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Students perform a Long Silk Fan Dance at Ohio University's Chinese New Year Celebration Feb. 22, 2015. 

Chinese New Year celebration to feature food and performance

For Hannah Yinger, Chinese New Year means celebrating a culture that is not her own.

“Chinese New Year has always been an opportunity to see my family and friends,” Yinger, a senior studying chemical engineering said. “It’s also an opportunity to celebrate a culture that’s not mine,”

Chinese New Year follows the lunar-solar Chinese calendar and is meant to bring families together. Students at Ohio University will have the opportunity to celebrate Chinese New Year on Sunday at the Gala, hosted by the Chinese Learners Association. The event, which will feature food and performances, will begin at 3 p.m., and tickets cost $10. 

Yinger’s parents met her godfather, who is from Hong Kong, in college.

“(My parents) were exposed to a lot of different cultures in college,” Yinger said.

Yinger’s birthday also falls on Chinese New Year. Because she will be an announcer at the Chinese New Year Gala so she is postponing her family celebration.

Yue Dong, a graduate student studying Chinese will also be attending the gala on Sunday. Before the gala, she plans on having dinner with her Chinese friends.

Dong said that there was a big difference for celebrating Chinese New Year in the United States than in China.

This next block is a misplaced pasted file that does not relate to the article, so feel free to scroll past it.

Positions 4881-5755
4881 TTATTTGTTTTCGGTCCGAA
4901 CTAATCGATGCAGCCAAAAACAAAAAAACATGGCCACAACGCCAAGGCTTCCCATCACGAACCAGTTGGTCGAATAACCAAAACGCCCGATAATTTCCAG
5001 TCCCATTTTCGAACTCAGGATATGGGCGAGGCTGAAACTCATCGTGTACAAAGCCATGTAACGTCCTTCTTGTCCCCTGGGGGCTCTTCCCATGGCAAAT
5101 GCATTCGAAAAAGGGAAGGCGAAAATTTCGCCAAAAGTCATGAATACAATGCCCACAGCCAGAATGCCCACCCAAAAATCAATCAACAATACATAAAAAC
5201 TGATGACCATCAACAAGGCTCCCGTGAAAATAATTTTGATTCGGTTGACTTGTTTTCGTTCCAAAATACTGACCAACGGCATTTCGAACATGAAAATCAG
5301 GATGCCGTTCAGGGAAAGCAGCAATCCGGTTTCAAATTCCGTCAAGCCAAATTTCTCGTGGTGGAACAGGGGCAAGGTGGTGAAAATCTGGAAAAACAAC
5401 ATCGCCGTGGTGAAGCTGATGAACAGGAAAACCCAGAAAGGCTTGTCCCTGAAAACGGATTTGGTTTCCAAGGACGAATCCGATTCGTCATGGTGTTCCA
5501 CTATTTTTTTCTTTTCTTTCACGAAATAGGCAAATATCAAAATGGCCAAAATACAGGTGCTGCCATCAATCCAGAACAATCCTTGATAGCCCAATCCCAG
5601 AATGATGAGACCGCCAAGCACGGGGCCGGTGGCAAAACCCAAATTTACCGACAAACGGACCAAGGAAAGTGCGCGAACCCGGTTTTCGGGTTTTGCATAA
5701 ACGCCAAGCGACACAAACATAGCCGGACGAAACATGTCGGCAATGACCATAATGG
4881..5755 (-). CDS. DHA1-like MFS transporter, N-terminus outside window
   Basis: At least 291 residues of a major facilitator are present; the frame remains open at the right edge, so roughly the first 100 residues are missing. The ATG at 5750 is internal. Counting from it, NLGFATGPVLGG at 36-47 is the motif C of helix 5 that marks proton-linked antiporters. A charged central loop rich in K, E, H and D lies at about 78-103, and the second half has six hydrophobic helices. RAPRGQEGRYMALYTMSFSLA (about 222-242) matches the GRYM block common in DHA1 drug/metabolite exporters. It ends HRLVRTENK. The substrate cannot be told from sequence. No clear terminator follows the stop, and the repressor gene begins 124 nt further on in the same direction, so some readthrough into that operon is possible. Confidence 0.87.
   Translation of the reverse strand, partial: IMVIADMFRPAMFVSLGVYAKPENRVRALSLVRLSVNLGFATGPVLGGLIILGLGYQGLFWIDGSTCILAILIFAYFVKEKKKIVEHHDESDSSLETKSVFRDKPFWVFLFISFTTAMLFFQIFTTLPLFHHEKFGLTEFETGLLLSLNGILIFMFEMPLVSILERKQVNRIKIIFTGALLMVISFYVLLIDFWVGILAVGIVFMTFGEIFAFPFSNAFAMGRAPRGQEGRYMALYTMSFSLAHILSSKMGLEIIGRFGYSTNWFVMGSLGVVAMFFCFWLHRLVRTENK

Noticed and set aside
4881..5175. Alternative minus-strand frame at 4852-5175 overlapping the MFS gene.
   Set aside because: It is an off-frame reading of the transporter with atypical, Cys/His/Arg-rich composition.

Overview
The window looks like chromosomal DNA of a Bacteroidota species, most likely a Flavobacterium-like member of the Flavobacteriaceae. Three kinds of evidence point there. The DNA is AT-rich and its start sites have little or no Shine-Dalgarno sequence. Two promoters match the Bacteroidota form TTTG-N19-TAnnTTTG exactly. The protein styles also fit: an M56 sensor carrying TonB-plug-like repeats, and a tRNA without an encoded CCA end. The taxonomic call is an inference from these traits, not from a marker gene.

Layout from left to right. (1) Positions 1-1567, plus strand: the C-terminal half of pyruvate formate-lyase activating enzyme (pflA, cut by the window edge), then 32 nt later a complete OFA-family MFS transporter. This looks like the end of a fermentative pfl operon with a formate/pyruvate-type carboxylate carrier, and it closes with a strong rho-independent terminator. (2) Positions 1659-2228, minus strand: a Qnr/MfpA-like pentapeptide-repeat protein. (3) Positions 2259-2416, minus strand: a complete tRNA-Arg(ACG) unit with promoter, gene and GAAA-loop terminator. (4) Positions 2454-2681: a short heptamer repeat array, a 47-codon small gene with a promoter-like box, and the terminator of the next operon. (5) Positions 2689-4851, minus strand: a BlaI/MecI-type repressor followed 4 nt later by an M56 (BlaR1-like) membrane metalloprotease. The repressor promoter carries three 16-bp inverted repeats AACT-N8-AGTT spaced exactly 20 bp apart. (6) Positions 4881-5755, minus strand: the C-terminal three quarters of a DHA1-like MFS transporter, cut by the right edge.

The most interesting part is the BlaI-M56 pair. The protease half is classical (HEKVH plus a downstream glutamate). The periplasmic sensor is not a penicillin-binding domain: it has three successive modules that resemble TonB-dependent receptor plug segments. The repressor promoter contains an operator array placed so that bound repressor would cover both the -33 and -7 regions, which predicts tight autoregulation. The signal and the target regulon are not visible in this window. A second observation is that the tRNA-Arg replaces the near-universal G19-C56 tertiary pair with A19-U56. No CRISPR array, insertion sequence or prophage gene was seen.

“When I was in China, this should be the time that all family members go back to my grandma's home and have dinner together,” Dong said in an email.

She also said that in China, the new year is more about family rather than partying with friends.

“Here, it's just a party with other Chinese students,” Dong said in an email.

Both Yinger and Dong participate in a Chinese New Year tradition of receiving pocket change in a red envelope. The red envelopes are supposed to represent good luck in the new year and the money is supposed to represent good times to come.

“We tried one year to do the red envelope but my parents weren’t exactly sure how it worked,” Yinger said.

Dong said that because she is not home in China, the tradition might go a bit differently.

“Now since I'm away from home, my parents will probably just take a picture of my red envelope and spend the money themselves,” Dong said in an email.

Henry Bauer, a freshman studying global studies, will also be working during the Gala. He will MC and perform two traditional Chinese songs with his classmates.

“It was the first language that I studied with an interest in high school and I felt like the culture was so interesting and unique,” Bauer said about his mandarin-Chinese language studies. 

Yinger does not plan on celebrating on her own other than going to the gala on Sunday.

“It’s more kind of a family thing so I probably won’t do much. I might go online and watch some of the performances that are streamed,” Yinger said.


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